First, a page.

How do they remove hall effect from microphone received audio

Thread Starter


Joined Nov 13, 2015
I was watching news from TV. they were showing a news video clip so the reader was silent. When clip finished, the reader started to read news but his voice was like he was talking in a empty hall (hall effect). Within couple of seconds, they removed the hall effect totally from his voice and voice became crystal clear instantly. So I understood that there's an electronic magic hidden. Do anyone have experience about it? Do they decrease the gain or what?


Joined Apr 7, 2016
I only think I have experienced something similar when there have been at least two microphones in the studio - and the guest's microphone has been switched off.

Thread Starter


Joined Nov 13, 2015
Is that mean while in the discussion with guest, they turn on and off mic A and B again and and again according to speaker person, to minimise hall effect? if they turned on both mic, and just a person is speaking on mic A, the mic B would hear his voice with hall effect, would't it?


Joined Sep 22, 2013
4,938 means that an audio engineer or audio tech has screwed up. Which is very common now.

And you should not use the term hall effect in this context. You should use the term concert hall effect. The hall effect means something totally different from your usage. It's a magnetic effect.

I can only comment on the information that you have supplied. Here's what I believe is going on.

Person A has mic A and is sitting at conference table with person B and mic B. Before going on air.....both mics should be switched on......AND the audio levels BEEN checked.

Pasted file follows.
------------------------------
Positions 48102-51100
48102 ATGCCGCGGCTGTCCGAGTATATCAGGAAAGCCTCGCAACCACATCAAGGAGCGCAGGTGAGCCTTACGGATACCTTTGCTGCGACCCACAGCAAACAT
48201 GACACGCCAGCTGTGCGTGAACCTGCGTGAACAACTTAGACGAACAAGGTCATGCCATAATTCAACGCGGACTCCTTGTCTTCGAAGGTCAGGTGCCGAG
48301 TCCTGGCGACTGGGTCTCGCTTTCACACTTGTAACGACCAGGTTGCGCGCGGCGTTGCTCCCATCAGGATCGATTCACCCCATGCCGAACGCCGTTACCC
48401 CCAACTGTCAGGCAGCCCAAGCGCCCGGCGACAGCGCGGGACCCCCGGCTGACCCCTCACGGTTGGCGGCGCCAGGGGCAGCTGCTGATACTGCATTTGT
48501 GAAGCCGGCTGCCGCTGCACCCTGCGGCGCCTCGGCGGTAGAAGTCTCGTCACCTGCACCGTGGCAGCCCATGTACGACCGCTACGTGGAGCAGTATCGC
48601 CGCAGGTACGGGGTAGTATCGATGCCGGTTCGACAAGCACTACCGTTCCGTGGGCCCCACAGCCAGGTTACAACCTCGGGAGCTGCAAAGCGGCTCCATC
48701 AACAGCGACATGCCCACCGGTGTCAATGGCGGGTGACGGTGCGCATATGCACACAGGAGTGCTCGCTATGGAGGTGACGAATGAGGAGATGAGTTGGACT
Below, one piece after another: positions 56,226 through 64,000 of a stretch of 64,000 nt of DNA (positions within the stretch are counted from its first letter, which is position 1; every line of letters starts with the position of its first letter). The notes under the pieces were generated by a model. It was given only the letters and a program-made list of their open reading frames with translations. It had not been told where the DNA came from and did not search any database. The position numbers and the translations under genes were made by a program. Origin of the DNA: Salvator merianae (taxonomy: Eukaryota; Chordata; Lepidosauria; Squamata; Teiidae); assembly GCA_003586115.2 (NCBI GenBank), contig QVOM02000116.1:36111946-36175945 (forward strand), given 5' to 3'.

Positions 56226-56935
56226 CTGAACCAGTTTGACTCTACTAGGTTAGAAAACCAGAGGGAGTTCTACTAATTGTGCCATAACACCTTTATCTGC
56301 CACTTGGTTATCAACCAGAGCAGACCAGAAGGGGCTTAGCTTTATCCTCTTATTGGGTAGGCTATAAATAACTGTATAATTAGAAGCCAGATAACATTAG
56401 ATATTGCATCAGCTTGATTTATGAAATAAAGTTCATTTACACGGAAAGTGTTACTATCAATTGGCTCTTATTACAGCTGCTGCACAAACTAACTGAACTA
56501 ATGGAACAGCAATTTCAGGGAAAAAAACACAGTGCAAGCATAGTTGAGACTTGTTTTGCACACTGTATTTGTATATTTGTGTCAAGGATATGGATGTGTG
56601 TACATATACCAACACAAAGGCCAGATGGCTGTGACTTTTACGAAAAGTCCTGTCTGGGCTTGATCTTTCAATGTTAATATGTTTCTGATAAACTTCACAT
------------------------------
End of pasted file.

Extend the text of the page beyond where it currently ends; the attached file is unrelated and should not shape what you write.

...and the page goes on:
If this had been would here both person A and B in a normal voice. But some idiot.......forgets to turn one of the mics on. The person that has his mic on.....will sound normal......the person that mic is not on.....sounds like he is across the room......your concert hall effect.

Do you understand?


Joined Jun 22, 2012
Ever watched local news when they have a fault on the tie microphone, and have to use the studio mic to fill in, same effect Hollow....


Joined Aug 1, 2013
When two people are talking and both are wearing mics, both mics are on all the time. Yes, that means that each mic is picking up a little bit of the other person's audio, but it is so far below the signal from the local mic that the audience does not notice it. A lapel mic is about 1 ft from the wearer's mouth, but many feet from the other person. At 5 feet, that is a 25-to-1 difference in the two wave energies, or about 30 dB. What often happens in newscasts is that not all mics are turned on, and the concert hall effect you hear is the speaker being picked up by the mic next to him. A common error is when the news desk people throw it over to the weather guy, and his mic is not on. You hear him through the multiple news desk mics until the audio dude hits the switch.